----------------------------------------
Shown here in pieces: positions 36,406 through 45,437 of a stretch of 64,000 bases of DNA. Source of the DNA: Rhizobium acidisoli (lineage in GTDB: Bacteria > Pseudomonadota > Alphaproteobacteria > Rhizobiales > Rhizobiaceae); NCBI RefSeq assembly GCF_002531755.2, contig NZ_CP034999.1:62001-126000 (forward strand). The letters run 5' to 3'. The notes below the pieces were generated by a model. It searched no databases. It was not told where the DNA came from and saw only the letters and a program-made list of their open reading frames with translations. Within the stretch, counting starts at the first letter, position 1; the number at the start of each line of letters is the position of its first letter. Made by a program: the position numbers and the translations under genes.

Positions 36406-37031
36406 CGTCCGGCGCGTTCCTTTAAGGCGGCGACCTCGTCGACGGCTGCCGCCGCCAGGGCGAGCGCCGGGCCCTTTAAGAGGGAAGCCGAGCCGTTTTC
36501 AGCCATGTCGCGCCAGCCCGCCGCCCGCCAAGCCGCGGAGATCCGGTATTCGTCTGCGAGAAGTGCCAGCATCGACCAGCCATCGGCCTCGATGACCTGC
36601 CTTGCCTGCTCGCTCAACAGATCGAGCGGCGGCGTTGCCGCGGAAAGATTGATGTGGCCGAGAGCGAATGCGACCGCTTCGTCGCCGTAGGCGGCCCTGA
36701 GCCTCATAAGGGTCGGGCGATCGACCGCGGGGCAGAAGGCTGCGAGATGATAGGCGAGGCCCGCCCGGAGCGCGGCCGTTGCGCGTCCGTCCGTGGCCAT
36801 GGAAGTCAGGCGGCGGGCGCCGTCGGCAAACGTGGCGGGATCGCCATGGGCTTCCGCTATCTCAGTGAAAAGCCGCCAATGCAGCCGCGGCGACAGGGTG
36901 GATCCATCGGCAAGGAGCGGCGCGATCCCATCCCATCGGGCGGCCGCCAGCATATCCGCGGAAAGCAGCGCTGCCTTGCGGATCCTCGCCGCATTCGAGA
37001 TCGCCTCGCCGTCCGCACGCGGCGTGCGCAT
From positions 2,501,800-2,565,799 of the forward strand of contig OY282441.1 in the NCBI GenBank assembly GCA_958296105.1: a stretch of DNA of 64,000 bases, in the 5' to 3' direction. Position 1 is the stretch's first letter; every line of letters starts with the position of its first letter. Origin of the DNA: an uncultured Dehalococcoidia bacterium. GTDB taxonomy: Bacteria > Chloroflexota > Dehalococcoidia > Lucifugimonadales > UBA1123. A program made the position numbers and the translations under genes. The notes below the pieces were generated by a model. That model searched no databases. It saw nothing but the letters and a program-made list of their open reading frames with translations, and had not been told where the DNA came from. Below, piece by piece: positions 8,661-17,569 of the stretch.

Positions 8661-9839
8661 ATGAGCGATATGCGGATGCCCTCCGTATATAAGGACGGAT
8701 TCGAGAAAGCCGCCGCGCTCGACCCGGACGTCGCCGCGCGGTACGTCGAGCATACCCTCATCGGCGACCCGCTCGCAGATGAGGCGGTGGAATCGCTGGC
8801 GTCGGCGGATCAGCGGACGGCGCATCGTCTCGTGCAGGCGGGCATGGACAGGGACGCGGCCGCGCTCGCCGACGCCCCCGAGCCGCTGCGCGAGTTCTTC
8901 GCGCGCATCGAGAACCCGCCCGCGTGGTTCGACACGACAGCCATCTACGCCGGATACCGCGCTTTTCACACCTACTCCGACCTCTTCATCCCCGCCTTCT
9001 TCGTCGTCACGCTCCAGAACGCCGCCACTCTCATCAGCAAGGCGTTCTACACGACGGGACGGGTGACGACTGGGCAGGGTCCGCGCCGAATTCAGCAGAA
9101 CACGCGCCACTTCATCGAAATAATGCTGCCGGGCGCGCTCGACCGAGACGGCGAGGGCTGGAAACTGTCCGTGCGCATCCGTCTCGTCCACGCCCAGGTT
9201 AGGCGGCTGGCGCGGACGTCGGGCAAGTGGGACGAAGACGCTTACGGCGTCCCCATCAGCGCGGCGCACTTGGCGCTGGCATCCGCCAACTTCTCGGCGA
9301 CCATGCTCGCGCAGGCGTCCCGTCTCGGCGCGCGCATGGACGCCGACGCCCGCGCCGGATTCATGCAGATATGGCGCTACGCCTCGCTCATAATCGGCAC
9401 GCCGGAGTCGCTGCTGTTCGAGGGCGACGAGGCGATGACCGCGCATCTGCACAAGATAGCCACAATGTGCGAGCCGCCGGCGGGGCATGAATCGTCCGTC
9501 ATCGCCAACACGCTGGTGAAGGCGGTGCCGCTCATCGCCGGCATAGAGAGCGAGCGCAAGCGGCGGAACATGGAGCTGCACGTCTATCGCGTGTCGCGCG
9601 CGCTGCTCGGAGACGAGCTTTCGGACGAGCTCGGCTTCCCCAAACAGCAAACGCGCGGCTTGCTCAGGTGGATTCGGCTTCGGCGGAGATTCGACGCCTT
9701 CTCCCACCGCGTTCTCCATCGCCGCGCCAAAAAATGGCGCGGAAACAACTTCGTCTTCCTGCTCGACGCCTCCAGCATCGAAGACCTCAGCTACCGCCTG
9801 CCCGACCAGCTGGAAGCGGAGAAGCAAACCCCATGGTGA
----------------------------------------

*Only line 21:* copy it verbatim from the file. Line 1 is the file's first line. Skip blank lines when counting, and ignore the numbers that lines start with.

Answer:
9501 ATCGCCAACACGCTGGTGAAGGCGGTGCCGCTCATCGCCGGCATAGAGAGCGAGCGCAAGCGGCGGAACATGGAGCTGCACGTCTATCGCGTGTCGCGCG